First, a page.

After Hadrian had won this battle which was the most difficult of his reign, he received the title of Imperator.  Judea became a consular province called Syria-Palaestina.  The ruins of Jerusalem were reconstructed as a pagan city, and an equestrian statue of Hadrian was erected on the site of the HOLY OF HOLIES.

Was it after this period that Josephus, Justinus and Eusebius wrote about Jews receiving “friendship” from the Romans?  Or was this what Rome said about a country after they defeated it?  Friendship was a technical term for diplomatic ties considered just below formal diplomatic relations.  Memory about this event comes from oral and written tradition into the Middle Ages on a bronze tablet that had hung in the church of San Basilio in Rome.  This tablet mentioned Judas Maccabaeus who was held in high regard in the Middle Ages.  His story about their Maccabaean revolt against the Seleucid king served as an “allegory of the battles of the Church against its enemies.”  It had a religious significance reminding the people of Judah the warrior who was aided by G-d, and had succeeded against overwhelming odds in his battle against the Syrian Seleucid army.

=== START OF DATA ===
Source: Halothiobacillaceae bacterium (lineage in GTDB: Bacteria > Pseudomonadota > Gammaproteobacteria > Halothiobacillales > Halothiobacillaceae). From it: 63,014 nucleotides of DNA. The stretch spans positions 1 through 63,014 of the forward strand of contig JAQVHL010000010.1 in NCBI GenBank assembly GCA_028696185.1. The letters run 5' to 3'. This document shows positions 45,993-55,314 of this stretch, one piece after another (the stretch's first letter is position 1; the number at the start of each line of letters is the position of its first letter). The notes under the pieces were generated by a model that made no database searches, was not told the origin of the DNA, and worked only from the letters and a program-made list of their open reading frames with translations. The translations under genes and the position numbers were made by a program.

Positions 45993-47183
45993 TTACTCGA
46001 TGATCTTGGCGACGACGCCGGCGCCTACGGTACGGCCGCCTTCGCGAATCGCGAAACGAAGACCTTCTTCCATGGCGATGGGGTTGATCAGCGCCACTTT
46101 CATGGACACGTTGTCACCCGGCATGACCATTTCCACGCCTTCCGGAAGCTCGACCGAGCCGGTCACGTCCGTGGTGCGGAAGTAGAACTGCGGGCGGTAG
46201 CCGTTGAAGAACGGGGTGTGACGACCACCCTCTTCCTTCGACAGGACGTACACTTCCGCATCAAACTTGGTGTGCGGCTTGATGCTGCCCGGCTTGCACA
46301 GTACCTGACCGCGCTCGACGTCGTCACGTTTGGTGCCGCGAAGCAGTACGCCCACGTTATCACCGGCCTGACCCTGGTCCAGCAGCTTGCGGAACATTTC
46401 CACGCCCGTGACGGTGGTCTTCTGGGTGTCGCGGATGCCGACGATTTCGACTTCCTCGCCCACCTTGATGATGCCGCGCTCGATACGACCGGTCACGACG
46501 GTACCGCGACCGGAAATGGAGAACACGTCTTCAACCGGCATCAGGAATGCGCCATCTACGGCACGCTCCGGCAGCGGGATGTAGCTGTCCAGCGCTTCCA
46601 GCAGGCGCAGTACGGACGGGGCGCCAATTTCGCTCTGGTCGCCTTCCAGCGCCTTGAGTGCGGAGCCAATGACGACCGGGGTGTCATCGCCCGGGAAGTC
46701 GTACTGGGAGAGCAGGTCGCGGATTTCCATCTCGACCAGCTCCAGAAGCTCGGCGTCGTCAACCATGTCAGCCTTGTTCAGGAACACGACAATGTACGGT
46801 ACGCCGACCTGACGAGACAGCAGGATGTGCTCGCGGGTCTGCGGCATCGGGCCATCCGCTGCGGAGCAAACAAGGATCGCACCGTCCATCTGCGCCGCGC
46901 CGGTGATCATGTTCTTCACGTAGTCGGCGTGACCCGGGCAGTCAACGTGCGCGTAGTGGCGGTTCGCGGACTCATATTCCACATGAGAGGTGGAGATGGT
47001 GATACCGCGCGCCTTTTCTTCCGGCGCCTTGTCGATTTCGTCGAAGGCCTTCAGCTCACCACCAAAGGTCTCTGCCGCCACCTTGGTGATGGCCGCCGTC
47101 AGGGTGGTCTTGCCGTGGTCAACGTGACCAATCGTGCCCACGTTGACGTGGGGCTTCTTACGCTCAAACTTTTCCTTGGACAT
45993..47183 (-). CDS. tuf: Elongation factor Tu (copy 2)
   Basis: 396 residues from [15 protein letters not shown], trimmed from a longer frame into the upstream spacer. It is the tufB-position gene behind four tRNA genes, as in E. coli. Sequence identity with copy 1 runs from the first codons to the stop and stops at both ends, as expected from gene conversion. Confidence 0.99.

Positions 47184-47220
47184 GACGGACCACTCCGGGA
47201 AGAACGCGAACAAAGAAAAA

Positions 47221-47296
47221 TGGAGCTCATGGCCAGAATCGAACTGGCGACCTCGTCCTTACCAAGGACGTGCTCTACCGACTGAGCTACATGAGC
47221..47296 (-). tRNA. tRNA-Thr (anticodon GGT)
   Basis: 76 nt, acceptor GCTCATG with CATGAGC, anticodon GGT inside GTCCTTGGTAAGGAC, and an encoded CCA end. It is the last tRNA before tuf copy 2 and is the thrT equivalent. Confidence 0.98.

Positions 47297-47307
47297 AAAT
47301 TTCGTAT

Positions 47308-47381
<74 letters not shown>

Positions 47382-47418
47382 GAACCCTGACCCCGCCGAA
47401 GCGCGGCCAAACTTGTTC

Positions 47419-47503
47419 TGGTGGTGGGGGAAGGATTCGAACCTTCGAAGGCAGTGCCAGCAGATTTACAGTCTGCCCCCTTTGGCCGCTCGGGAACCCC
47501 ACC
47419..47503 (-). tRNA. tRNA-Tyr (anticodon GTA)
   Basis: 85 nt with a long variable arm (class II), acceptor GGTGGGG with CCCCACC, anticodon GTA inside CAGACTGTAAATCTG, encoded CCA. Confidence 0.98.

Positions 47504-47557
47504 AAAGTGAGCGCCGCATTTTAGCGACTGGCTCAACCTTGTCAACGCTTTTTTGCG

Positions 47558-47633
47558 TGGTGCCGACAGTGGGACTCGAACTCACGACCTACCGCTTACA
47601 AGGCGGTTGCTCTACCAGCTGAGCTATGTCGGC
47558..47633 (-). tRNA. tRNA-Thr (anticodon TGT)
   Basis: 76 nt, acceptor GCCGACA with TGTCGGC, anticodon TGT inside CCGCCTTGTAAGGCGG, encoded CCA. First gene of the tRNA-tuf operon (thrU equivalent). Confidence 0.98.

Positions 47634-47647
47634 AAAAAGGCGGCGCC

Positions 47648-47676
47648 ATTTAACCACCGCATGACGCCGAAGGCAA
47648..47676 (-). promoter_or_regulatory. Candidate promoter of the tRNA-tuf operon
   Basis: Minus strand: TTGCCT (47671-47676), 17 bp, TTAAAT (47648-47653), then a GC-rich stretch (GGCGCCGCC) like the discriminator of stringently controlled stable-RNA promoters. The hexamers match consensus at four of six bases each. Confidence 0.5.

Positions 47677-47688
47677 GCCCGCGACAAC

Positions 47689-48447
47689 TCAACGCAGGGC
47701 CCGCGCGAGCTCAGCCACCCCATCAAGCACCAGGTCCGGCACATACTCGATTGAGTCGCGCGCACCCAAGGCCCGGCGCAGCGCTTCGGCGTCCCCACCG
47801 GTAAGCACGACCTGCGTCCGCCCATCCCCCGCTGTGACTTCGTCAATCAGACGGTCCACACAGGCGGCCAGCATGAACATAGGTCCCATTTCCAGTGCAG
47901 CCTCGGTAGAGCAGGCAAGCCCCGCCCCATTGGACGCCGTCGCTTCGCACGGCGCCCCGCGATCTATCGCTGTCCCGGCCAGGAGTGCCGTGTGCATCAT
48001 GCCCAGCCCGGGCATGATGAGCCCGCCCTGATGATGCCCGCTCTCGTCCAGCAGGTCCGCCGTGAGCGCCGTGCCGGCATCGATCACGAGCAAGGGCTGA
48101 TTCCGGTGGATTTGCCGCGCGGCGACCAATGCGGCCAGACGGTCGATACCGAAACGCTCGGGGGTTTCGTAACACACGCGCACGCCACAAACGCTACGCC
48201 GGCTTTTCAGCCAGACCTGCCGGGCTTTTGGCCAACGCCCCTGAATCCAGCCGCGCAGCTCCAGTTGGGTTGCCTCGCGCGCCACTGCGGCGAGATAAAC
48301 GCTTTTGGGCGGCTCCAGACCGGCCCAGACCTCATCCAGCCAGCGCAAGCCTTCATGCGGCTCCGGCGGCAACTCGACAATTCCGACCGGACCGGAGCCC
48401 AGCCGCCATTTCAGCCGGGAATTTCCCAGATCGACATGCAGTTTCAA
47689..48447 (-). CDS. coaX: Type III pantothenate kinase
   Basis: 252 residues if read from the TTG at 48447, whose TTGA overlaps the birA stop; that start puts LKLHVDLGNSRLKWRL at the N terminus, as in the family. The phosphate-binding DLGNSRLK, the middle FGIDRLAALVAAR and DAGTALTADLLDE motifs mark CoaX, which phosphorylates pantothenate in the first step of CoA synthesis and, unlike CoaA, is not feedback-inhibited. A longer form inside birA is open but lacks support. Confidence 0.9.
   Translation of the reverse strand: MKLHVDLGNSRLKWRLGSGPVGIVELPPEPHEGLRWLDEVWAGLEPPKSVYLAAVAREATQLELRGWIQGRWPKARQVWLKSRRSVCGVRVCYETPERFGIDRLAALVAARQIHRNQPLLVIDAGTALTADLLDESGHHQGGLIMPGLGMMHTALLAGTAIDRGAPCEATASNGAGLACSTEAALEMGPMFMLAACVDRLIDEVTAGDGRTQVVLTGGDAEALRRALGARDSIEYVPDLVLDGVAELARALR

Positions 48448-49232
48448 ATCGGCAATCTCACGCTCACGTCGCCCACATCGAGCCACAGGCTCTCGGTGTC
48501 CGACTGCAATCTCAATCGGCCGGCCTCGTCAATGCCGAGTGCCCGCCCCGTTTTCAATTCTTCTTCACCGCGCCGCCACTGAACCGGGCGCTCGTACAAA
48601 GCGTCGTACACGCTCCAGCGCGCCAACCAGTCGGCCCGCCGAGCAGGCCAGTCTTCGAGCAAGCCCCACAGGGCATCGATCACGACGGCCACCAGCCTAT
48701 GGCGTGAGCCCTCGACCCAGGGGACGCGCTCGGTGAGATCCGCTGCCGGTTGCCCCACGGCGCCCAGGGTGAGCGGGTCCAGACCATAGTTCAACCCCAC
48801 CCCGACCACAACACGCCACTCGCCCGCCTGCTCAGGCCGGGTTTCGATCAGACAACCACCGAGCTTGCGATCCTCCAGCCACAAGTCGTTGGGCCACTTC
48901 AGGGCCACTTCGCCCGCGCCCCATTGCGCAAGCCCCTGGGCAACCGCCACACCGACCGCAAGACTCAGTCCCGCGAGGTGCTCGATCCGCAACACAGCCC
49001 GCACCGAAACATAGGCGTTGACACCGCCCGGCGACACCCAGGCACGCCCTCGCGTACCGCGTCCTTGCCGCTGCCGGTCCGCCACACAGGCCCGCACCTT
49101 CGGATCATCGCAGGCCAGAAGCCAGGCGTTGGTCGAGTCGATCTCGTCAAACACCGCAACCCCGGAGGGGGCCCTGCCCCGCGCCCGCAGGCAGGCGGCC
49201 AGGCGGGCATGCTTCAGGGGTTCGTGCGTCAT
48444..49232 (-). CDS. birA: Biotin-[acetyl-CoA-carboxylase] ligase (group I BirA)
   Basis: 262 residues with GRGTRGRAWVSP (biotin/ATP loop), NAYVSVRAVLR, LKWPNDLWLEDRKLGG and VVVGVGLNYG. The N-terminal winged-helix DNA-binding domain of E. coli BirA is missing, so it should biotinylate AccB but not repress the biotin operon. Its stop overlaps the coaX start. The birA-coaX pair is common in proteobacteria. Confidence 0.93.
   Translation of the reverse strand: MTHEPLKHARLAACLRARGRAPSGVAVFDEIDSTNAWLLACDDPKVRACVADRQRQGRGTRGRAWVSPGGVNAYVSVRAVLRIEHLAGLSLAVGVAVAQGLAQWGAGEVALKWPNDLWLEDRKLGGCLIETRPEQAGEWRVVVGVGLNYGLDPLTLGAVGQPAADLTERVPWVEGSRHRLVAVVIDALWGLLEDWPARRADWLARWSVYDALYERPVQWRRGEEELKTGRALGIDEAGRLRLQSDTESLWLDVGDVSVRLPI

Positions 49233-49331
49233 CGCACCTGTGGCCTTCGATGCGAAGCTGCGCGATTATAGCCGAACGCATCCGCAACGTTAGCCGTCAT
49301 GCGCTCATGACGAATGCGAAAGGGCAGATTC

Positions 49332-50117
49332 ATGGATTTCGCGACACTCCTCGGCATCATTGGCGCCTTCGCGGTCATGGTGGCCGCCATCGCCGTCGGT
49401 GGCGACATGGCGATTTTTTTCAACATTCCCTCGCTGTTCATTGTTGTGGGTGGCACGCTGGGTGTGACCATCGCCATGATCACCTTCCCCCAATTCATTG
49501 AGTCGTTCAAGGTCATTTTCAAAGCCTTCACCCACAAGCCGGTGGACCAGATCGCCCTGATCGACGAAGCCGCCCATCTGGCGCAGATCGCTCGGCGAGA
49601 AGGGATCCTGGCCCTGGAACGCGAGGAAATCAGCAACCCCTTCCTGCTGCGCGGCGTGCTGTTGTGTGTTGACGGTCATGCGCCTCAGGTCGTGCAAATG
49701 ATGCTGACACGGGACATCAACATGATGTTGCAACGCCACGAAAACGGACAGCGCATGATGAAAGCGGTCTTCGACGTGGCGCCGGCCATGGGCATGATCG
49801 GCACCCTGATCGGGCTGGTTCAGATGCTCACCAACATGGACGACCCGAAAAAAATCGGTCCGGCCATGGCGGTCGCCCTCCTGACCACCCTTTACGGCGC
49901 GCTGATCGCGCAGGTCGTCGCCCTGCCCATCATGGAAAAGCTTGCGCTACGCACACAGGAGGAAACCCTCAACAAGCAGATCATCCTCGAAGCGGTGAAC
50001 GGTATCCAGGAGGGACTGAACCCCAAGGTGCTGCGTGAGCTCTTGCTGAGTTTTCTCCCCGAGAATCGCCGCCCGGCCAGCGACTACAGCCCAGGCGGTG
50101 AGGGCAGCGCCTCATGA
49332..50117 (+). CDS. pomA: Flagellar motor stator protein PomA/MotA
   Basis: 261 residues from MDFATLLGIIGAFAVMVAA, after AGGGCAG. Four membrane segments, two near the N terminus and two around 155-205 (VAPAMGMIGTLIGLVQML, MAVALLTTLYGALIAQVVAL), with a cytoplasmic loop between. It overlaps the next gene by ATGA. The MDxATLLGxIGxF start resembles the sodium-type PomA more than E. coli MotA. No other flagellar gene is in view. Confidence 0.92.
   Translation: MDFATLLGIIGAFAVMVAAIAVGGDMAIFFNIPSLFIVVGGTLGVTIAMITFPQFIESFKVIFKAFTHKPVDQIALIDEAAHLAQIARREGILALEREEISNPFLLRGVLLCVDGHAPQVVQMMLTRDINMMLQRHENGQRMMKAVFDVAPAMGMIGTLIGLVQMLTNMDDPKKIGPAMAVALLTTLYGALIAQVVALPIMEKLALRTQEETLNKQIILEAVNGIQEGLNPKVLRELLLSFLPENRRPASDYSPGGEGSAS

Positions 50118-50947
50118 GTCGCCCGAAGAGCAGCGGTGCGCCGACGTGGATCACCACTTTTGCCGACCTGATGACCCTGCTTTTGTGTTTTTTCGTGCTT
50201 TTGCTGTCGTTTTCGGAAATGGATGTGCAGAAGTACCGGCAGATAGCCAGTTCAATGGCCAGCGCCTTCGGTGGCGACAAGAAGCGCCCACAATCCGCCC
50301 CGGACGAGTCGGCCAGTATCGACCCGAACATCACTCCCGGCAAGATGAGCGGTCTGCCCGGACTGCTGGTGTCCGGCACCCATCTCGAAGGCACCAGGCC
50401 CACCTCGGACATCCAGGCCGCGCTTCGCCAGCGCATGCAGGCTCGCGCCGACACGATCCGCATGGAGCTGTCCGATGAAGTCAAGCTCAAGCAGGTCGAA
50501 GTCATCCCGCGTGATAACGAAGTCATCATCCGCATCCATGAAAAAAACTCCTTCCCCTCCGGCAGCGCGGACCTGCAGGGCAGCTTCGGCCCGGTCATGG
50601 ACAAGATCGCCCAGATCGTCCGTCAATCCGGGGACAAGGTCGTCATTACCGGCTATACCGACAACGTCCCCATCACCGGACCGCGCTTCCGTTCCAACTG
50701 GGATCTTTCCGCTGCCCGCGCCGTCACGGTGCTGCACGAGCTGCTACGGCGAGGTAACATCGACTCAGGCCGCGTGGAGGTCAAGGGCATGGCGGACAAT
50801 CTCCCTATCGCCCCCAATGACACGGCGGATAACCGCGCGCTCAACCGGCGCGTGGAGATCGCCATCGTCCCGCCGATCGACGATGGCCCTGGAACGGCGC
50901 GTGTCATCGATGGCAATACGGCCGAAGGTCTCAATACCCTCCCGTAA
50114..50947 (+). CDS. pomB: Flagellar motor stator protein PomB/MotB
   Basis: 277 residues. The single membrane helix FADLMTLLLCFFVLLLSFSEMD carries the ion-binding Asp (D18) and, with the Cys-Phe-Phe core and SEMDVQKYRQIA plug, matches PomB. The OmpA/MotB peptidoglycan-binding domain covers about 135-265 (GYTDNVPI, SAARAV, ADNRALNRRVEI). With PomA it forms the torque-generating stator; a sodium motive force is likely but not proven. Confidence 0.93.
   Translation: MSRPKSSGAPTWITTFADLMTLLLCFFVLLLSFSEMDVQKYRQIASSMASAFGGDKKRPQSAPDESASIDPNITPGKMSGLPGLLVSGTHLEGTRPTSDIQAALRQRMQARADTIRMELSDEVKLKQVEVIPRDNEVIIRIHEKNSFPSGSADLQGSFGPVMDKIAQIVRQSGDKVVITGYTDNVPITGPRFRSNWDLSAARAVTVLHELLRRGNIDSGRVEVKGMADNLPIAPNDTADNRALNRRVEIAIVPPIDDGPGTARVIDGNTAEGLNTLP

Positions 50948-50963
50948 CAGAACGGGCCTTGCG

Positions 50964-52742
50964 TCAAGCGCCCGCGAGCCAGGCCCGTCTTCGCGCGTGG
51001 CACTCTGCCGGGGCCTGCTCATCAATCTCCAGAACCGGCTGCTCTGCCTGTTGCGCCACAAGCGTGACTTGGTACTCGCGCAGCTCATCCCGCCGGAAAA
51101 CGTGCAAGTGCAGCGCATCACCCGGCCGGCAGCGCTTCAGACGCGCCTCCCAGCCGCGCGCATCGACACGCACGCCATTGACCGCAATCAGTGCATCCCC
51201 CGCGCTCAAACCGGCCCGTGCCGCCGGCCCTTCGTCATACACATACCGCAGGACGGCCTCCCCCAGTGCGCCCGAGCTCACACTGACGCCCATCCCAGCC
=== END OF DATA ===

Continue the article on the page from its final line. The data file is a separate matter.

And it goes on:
This tablet has now been proved to have been real by a historian from Arad, Dr. Linda Zollschan.  Her work has been published in a Danish journal, Classica Et Mediaevalia, the Danish Journal of Philology and History, volume 63.

Zolschan discovered that  the location the bronze tablet was kept turned out to be in the ruins of the Temple of Mars Ultor in the Forum of Augustus, a temple used as the "Foreign Office" of Rome.  In her article, she mentions the church which used to house the tablet as churches often displayed such items. It was mentioned in 1140 and was known about in the 16th century, mentioned in a guidebook for pilgrims to Rome.

 The land where the church stood was granted by Pope Pius IV in 1562 to the Cominican order of nuns, who built a Monastery there.  They had sought property in Rome to house Jewish girls who had converted to Christianity (forced converts ?) and who wanted to live as nuns under monastic vows, but had nowhere to go because other monasteries rejected them because they had Jewish ancestry.  The Spanish Inquisition had taken place in 1492 and had affected many Christian countries to either convert Jews or expell them.

“Converts were given accommodation and the girls were lured to convert by a gift of 50 scudi for a dowry so that they could marry.  The church found them Christian partners for marriage, and those that didn’t marry became nuns.  So it was that 40 nuns who were really converts from Judaism lived in the ruins of a church that had once openly had evidence of the “friendship” between the Romans and the Jews.  “

Resource:, by Hana Levi Julian
The New Standard Jewish Encyclopedia